Since she's already behind, she needs to make sure she gets current with her mortgage in arrears, even if that means borrowing a few grand from someplace. She may be able to go to court and stop the foreclosure if she can come up with the arrears. Good grief!

I hope she has friends or relatives if it's difficult for her to get credit from an outside source. Maybe a credit union can help. If she gets a roommate to sign a lease, she may be able to use that as income to get money to pay the arrears. It's not great, but it's better than losing her deposit on the house.

My heart goes out to her.

BTW we do something in the Caribbean called throwing a Box. In her case if she's 10K in arrears and can't get credit from a bank, she can get 10 other people she knows to do a box for 10 months. Everyone gives 1000K a month and each month one person gets 10K. Maybe her nonprofit cohorts can agree to help in that way. It's kind of like an interest-free loan.

In the US, participants may be able to sign a contract and have participants use "secured" goods as a promise to pay. The thing about the box is that you have to pay no matter what because others are depending on the money.

BTW Jamie, no, you can't just pay the portion of the mortgage w/o the escrow. Isn't that crazy? If you do that, your payment is late.

In my case, back when my taxes were 2K, my bank had in excess of that amount already in Escrow and still charged me an extra $300 per month.

Besides the interest-free loan I was giving the bank every year as part of "escrow," I decided to pay it myself because if I don't pay my taxes at least the city/state won't take my home or ruin my credit. Well, not immediately. But a bank sure can.

My favorite part of this story is ate some chicken at 8am Monday, went on strike, ate again on Tuesday evening. What a trooper for the cause. For those of you defending her plight, pls note she took out an interest only loan. This is a strong indication of someone who was stretching to the limit to get in to a home, who was only concerned at the closing table with, "what’s my montly?" So even if you want to allow the specious argument of being swallowed by the complicated tax code, it speaks to a much larger issue. If it wasn’t the taxes that caused her foreclosure, there certainly would have been another triggering event ( her car blew up, mother got sick, etc). Folks, this story isn’t unique. Just a different flavor of taking on too much risk by both the lender and the borrower. Neither of which deserve your tears. Why aren’t there sensationalized news articles when people buy cars that they can’t afford? Why no tears for them when they get repossessed?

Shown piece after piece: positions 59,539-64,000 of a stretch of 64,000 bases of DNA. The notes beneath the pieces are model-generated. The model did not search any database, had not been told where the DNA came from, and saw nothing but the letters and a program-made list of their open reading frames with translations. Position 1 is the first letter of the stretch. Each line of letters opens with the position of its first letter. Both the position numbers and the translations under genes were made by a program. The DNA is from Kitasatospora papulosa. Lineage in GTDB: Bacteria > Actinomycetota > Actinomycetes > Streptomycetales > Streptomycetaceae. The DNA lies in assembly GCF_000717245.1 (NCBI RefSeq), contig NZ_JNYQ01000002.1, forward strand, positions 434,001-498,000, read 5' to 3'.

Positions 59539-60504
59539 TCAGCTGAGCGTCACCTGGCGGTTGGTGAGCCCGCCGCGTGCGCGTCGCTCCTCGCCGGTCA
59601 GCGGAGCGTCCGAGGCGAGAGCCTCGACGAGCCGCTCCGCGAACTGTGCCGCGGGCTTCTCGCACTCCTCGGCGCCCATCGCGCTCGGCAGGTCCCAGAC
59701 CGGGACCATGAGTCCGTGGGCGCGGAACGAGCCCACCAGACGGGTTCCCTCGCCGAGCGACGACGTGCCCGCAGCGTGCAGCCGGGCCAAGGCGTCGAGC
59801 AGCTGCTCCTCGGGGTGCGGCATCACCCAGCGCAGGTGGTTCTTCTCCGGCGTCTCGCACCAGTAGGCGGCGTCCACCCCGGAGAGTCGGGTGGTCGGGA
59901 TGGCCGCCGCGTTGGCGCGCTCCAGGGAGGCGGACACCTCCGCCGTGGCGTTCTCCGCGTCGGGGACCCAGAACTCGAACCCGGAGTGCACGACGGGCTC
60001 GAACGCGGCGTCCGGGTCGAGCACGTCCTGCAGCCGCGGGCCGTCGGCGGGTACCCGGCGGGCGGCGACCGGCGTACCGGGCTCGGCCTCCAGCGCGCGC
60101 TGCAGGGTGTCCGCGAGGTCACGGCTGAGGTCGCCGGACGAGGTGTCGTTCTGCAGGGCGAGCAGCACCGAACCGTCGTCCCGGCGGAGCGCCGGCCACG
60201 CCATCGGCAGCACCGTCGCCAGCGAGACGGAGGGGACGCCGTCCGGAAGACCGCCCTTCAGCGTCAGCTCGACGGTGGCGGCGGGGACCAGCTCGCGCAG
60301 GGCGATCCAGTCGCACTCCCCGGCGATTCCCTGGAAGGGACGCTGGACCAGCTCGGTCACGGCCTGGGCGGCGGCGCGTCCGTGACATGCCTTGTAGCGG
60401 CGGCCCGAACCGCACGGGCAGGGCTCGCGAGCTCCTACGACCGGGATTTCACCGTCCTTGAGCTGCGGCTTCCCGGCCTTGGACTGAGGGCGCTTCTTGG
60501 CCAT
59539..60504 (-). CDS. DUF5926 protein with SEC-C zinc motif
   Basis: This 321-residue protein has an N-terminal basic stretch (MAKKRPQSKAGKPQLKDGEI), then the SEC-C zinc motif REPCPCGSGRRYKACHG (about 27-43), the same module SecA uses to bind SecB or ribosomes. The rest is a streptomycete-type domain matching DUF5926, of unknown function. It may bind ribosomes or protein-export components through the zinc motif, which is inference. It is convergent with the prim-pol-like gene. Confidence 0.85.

I went to an expensive restaurant, ordered a fancy meal and several hundred dollars worth of wine and when the check arrived claimed that I was mislead about the price because of the sales tax, I refused to pay.

I threatened to make a scene and destroy the meals of the other diners while telling them my hard luck story and how I couldn't afford the meal on a waiter's salary.

Shame on that restaurant for serving me, for advertising good food, and that stupid server who suggested expensive wines after I indicated that I wanted to splurge. They are really taking advantage of people like me who live on a server's salary.

Banks are making mistakes because they are overwhelmed by the "tsunami" of cases they have, that it's not an excuse to threat you as a number and put everybody in the same boat. Look what happened to me, and please, I ever played the victims game. I just wanted justice and the final deal they gave me was even better for them. Why not offer it months ago in March?
http://www.dailymotion.com/video/xf4fqg_wells-fargo-forecloses-on-austin-fa_news
http://agentgenius.com/real-estate-news-events/all-hell-breaking-loose-man-starves-to-protest-foreclosures-halted/
http://agentgenius.com/real-estate-news-events/hunger-strike-in-austin-over-foreclosure-comes-to-an-end/
http://agentgenius.com/real-estate-news-events/hunger-strike-in-austin-over-foreclosure-comes-to-an-end/